Definitions of english

  1. the discipline that studies the English language and literature
  2. an Indo- European language belonging to the West Germanic branch; the official language of Britain and the US and most of the Commonwealth countries
  3. ( sports) the spin given to a ball by striking it on one side or releasing it with a sharp twist
  4. an Indo- European language belonging to the West Germanic branch; the official language of Britain and the United States and most of the Commonwealth countries
  5. of or relating to or characteristic of England or its culture; " English history"; " the English landed aristocracy"; " English literature"
  6. Of or pertaining to England, or to its inhabitants, or to the present so- called Anglo- Saxon race.
  7. See 1st Bond, n., 8.
  8. Collectively, the people of England; English people or persons.
  9. A kind of printing type, in size between Pica and Great Primer. See Type.
  10. To translate into the English language; to Anglicize; hence, to interpret; to explain.
  11. To strike ( the cue ball) in such a manner as to give it in addition to its forward motion a spinning motion, that influences its direction after impact on another ball or the cushion.
  12. Collectively, the people of England; people or persons.
  13. The language of England or of the nation, and of their descendants in America, India, and other countries.
  14. To translate into the language; to Anglicize; hence, to interpret; to explain.
  15. Belonging to, characteristic of, or pertaining to, the language or the people of England, or those descended from them.
  16. The people of England; their language.
  17. Englishman.
  18. Belonging to England or its inhabitants.
  19. The language or the people of England.
  20. Pertaining to England or its people.
  21. The people or language of England.
  22. Of or pertaining to England, its people, or its language.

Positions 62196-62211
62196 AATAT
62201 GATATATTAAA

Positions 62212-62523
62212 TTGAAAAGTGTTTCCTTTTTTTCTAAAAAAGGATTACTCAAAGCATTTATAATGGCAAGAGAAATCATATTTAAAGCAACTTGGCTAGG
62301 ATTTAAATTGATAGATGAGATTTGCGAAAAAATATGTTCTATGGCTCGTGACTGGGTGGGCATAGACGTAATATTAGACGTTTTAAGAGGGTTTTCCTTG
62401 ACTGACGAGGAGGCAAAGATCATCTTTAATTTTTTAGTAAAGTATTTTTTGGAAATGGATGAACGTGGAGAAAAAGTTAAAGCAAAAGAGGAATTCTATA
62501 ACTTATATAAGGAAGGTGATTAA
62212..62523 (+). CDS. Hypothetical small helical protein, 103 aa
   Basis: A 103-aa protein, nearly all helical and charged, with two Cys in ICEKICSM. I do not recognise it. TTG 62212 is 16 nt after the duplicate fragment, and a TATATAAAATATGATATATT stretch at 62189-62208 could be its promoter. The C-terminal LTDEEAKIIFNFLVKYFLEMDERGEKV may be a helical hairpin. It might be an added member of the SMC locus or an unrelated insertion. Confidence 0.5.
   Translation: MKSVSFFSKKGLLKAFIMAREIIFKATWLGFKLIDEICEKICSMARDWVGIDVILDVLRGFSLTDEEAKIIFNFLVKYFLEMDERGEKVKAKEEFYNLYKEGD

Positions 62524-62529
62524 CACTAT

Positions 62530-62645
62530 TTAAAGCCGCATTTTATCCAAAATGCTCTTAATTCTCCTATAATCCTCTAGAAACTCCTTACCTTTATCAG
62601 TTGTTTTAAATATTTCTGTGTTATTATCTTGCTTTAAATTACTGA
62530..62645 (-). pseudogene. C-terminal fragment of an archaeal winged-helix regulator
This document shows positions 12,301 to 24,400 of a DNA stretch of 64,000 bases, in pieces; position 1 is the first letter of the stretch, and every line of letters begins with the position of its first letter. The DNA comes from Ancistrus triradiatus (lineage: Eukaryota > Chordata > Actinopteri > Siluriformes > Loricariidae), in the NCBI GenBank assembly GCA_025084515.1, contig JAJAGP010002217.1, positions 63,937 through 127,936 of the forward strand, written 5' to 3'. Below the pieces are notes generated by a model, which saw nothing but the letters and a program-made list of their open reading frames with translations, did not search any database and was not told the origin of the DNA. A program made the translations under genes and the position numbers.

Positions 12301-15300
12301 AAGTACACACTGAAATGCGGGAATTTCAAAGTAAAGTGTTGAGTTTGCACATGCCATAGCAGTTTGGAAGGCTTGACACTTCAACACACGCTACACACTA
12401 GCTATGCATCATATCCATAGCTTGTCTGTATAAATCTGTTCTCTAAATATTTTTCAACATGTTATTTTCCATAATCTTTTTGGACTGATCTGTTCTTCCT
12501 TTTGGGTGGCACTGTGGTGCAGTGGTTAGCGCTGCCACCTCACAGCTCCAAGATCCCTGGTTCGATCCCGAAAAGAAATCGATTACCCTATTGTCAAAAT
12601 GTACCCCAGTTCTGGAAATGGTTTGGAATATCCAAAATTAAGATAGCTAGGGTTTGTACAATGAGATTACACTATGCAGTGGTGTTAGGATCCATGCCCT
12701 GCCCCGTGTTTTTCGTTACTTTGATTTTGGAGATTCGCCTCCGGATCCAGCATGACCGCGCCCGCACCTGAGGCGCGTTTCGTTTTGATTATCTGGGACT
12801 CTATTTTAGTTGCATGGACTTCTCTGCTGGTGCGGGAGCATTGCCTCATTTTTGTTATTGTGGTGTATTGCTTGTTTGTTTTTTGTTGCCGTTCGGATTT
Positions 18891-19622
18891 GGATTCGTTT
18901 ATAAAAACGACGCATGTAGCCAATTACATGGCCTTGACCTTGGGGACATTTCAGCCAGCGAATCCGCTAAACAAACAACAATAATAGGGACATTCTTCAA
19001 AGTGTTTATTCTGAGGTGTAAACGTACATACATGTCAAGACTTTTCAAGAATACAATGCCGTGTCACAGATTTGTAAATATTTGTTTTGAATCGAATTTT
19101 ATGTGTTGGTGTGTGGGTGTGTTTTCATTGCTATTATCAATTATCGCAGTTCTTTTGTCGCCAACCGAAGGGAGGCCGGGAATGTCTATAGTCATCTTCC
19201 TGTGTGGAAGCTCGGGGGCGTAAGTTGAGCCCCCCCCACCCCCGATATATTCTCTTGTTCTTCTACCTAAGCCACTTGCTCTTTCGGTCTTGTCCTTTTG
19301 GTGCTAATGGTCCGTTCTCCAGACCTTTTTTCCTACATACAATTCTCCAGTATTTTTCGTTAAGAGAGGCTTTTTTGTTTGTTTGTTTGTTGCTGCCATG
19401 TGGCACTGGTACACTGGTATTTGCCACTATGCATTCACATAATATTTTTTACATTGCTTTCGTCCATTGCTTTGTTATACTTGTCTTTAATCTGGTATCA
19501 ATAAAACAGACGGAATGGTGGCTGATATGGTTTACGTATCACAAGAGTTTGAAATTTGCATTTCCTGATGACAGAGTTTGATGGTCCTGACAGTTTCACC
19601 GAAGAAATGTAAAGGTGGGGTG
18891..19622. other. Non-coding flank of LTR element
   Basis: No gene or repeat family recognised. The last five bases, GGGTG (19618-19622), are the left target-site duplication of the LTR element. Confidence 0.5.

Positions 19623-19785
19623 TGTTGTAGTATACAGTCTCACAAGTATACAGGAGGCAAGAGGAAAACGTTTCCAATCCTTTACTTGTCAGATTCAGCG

23. The English race collectively.
  24. The language of England and of the English speaking peoples.
  25. Belonging to England or to its inhabitants.
  26. The people of England; the language of the English.
  27. To translate into English.

Usage examples for english

  1. " Oh, yes, in English I have read him. – The Beckoning Hand and Other Stories The Beckoning Hand--Lucretia--The Third Time--The Gold Wulfric--My Uncle's Will--The Two Carnegies--Olga Davidoff's Husband--John Cann's Treasure--Isaline and I--Professor Milliter's Dilemma--In Strict Confidence--The by Grant Allen
  2. That's so, Sara, for Mr. Glendenning said I spoke good English, or, at least, that because you were so wise was why my English was correct, something like that. – Sara, a Princess by Fannie E. Newberry
  3. " Their mother was English. – Christopher and Columbus by Countess Elizabeth Von Arnim
  4. Does anyone here understand English? – A Desperate Voyage by Edward Frederick Knight
  5. I had no doubt he was her brother- he looked French, though he spoke English quite well and without accent. – The Rayner-Slade Amalgamation by J. S. Fletcher
  6. London is quite dull enough- but the country- and the English country, too! – Mysterious Mr. Sabin by E. Phillips Oppenheim
  7. That's the sort of people the English are. – The Simpkins Plot by George A. Birmingham
  8. The English are coming! – The Story of General Gordon by Jeanie Lang
  9. English in it too." – Botchan (Master Darling) by Mr. Kin-nosuke Natsume, trans. by Yasotaro Morri
  10. Lots of English folks go there, as is nateral. – Samantha at the World's Fair by Marietta Holley
  11. " I perfect my English," she said. – The Pretty Lady by Arnold E. Bennett
  12. " An English boat would have kept a better look- out. – Menhardoc by George Manville Fenn
  13. For two years I scarcely heard a word of English. – The Moghul by Thomas Hoover
  14. What's the matter with English? – Torchy by Sewell Ford
  15. " Come in," she cried out, in English. – The Chink in the Armour by Marie Belloc Lowndes
  16. You know I am English." – A Tale of Two Cities A Story of the French Revolution by Charles Dickens
  17. You shall be as dear to me and as near as though you had been all English." – The Duke's Children by Anthony Trollope
  18. But don't be afraid; I shall not give you English tea. – The Crown of Life by George Gissing
  19. We have something of the same kind in English. – American Languages, and Why We Should Study Them by Daniel G. Brinton
  20. I think I would like to call you Miss Dear in English after her. – Outside Inn by Ethel M. Kelley